It's no secret that global growth has slowed in 2019, and the industrial economy in particular has taken a downturn. The near-term outlook is negative, but long-term investors don't buy stocks with a quarter-by-quarter view. The big question is when the cycle will turn positive again. With this in mind, three companies giving earnings reports in November -- Rockwell Automation (NYSE:ROK), Analog Devices (NASDAQ:ADI), and Deere (NYSE:DE) -- will help to provide answers for investors in stocks ranging across a wide swath of industries.

A golden bull and bear face off atop a stock market report.

Image source: Getty Images.

Rockwell Automation for automotives, robotics, and industrial automation

The company is one of the leading factory automation companies in the world, and as such, its revenue is other companies' capital spending, making it a key bellwether of overall industrial conditions. The company gives its fourth-quarter results in the middle of November, and aside from the general market commentary, there are three things to keep an eye out for.

First, management believes that organic sales will decline by 3% to 3.5% in the fourth quarter, but aside from the headline number, investors should focus on the architecture and software systems segment results and revenue growth outlook -- it tends to be more exposed to short-cycle spending patterns and so will lead the direction of Rockwell's overall sales.

Rockwell Automation year-over-year growth.

Data source: Company presentations.

The second thing to look for is its guidance on its automotive end market. Rockwell CEO Blake Moret started fiscal 2019 expecting flat sales growth from the automotive end market, only to reduce expectations to a mid-single-digit decline on the earnings call in January and then cut it to a 10% decline in April. Will Rockwell meet this guidance? And what will Moret say about 2020?

Third, semiconductor spending has been weak in 2019, but companies that supply the market such as 3M, Siemens, and Lam Research have all been pointing to improving conditions lately, and it wouldn't be a surprise if Rockwell indicated potential improvement too -- something to look out for.

Analog Devices for semiconductors and consumer electronics

Speaking of the semiconductor sector, Analog devices will give earnings toward the end of the month, and investors will be looking to see if the sector has really passed a trough, as Siemens CEO Joe Kaeser believes it has.

The company's year-over-year sales growth has been in negative territory for the last four quarters, and it's hard to expect much improvement from its automotive end markets, while communications growth has been driven by 5G spending. However, considering the brighter outlook given by some of its peers, it's possible that Analog could report some relatively positive numbers on its consumer end markets and some stabilization in its industrial end market.

Analysts have the company eking out 1% sales growth in 2020, and it will be interesting to see whether the company guidance matches or even meets that estimate as it reports its fourth-quarter 2019 results.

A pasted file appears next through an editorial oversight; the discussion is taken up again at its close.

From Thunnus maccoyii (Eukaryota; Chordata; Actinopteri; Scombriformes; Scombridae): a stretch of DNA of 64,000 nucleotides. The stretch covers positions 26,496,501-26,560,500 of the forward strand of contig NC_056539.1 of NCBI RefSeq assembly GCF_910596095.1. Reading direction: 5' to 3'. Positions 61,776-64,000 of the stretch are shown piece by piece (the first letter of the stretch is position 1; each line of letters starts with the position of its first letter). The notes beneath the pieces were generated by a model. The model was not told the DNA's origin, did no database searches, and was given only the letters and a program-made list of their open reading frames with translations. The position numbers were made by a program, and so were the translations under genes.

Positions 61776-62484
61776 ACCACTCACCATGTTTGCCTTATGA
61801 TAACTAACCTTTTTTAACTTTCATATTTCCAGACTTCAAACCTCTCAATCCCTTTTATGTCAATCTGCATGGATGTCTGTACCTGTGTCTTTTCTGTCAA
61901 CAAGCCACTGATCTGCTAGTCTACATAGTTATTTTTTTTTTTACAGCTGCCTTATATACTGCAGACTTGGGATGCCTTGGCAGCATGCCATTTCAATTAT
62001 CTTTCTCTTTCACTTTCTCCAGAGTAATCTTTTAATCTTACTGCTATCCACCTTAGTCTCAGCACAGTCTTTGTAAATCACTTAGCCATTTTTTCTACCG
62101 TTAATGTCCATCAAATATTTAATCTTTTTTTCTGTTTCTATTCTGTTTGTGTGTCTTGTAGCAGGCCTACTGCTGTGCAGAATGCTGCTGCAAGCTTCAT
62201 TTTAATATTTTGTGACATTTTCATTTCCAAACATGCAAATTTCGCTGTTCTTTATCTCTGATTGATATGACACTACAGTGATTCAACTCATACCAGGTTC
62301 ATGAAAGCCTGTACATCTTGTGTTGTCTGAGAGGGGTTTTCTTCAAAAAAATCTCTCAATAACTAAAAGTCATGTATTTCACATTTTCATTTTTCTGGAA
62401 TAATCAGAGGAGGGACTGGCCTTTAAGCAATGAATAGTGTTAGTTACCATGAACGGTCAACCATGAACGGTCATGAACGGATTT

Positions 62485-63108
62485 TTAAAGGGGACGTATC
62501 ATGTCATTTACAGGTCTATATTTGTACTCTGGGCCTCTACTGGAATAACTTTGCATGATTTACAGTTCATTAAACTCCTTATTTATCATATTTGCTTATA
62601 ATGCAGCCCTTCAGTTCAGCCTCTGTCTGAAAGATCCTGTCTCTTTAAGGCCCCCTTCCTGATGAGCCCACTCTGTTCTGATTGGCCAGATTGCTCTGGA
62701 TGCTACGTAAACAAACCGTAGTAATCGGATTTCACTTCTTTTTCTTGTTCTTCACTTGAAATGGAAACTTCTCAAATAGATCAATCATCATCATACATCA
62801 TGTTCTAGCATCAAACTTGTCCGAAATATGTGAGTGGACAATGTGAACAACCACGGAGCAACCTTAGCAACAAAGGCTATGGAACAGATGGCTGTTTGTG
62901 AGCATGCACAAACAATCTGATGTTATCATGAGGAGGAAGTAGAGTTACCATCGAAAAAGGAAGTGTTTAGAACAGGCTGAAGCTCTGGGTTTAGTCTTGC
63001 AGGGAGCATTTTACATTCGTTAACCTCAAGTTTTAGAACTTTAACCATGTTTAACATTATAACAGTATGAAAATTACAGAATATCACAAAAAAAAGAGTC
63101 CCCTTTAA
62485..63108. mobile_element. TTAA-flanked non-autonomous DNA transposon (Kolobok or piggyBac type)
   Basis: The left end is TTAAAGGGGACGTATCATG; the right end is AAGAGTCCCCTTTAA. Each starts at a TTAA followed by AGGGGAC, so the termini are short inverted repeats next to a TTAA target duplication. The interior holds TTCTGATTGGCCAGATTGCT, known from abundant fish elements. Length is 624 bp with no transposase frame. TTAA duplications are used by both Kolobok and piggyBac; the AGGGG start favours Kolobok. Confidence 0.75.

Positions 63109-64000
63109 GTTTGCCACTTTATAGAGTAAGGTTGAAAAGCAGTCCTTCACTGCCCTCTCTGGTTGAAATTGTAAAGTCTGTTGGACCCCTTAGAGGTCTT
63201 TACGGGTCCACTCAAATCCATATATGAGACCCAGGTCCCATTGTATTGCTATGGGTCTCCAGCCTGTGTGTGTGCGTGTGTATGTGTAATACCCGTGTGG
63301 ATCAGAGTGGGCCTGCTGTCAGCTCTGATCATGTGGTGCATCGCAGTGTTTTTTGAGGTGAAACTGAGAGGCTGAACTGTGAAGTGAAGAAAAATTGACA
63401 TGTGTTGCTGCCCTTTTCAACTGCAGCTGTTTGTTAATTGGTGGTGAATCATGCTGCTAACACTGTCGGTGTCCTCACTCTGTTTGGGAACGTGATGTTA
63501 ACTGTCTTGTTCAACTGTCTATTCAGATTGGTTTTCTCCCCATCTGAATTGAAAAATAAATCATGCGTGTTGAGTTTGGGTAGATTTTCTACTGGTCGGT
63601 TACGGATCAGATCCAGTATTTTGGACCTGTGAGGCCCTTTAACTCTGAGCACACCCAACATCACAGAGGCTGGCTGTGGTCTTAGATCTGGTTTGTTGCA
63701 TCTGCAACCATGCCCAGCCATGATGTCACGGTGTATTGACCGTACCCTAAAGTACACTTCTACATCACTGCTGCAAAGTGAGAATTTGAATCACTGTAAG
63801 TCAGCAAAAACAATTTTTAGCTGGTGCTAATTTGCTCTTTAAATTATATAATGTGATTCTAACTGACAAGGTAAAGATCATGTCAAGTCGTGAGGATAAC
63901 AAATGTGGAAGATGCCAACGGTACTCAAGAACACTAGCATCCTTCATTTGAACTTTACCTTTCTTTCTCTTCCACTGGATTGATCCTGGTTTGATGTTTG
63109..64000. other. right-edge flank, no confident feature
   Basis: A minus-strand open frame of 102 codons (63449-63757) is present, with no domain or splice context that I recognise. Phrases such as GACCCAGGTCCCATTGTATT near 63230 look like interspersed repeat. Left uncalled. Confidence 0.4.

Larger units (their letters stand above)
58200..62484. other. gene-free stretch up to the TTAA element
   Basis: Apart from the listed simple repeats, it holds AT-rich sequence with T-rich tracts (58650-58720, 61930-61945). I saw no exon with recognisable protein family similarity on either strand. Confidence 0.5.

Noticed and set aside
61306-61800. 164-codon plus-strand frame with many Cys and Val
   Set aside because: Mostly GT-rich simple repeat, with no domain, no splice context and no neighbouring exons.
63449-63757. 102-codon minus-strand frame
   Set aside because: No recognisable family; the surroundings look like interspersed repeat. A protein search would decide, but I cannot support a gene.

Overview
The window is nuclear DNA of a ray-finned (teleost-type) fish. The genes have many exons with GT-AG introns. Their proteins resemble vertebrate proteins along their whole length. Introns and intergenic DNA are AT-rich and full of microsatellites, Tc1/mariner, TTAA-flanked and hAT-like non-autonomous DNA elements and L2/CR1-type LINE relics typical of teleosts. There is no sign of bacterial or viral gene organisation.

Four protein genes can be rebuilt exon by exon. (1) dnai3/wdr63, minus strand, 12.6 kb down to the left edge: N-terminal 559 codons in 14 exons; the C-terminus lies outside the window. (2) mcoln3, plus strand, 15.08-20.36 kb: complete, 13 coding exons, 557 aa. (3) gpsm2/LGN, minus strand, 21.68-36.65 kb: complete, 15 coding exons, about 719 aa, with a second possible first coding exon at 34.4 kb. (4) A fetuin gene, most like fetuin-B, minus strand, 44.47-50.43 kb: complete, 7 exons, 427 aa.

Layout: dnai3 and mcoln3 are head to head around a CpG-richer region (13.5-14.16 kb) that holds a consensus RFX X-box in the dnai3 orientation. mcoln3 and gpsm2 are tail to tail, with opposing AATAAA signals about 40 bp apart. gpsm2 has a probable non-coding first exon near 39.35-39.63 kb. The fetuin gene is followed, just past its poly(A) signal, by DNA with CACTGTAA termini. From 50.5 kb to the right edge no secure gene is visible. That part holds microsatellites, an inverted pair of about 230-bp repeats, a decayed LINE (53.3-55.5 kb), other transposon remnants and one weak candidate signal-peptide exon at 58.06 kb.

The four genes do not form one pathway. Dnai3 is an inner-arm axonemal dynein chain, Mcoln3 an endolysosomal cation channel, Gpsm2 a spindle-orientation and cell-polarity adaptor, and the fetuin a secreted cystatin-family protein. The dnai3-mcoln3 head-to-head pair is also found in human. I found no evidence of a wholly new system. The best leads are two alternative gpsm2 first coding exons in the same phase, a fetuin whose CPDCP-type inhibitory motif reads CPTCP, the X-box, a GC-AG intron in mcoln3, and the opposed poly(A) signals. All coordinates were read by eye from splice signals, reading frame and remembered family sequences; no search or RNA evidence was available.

Meanwhile, for broader market watchers, it's worth noting that semiconductor capital spending is often seen as being a very early-cycle activity, and if it comes back, investors can feel more positive about the general economic outlook in 2020.

Analog Devices segment growth.

Data source: Company presentations.

Deere for agriculture and construction

Agricultural and construction machinery company Deere will also give its fourth-quarter results at the end of the month. The key things to look out for are its outlook for U.S. and Canadian agricultural machinery equipment sales in 2020 and its overall construction equipment sales forecast.

It's been a complicated year for the company, with a combination of the fallout of the trade war (agriculture has been a key battleground, leading to a slump in U.S. soybean exports to China) and African swine fever causing dramatic declines in China's pig herd and consequently its demand for soybean meal.

As such, management now expects its full-year U.S. and Canadian agricultural equipment sales to be flat compared to a forecast for flat to up 5% given at the start of the fiscal year. The key question is what Deere will guide toward for 2020. The answer will tell investors a lot about how the trade war is impacting the U.S. agricultural sector.

Deere Full-Year Guidance





Agriculture and turf segment net sales growth





Construction and forestry net sales growth





Total company net sales growth





Net income

$3.6 billion

$3.6 billion

$3.3 billion

$3.2 billion

Data source: Company presentations.

Deere also has a construction equipment business, and as you can see in the table above, the construction segment has also lowered full-year guidance through the year. That said, there's been some evidence of an improvement in the construction end market recently -- for example, industrial supply company Fastenal's construction sales data and Caterpillar's rolling three-month construction machinery retail sales turned positive in October after a few months in negative territory.

Looking ahead

Given the recent strength in the S&P 500 and the 24% gain so far this year, the market appears to believe the industrial economy will avoid a recession. However, investors will feel a lot more confident if companies like Rockwell, Analog Devices, and Deere give decent outlooks, and what their managements say will guide investors as to which sectors are best placed to invest in during 2020.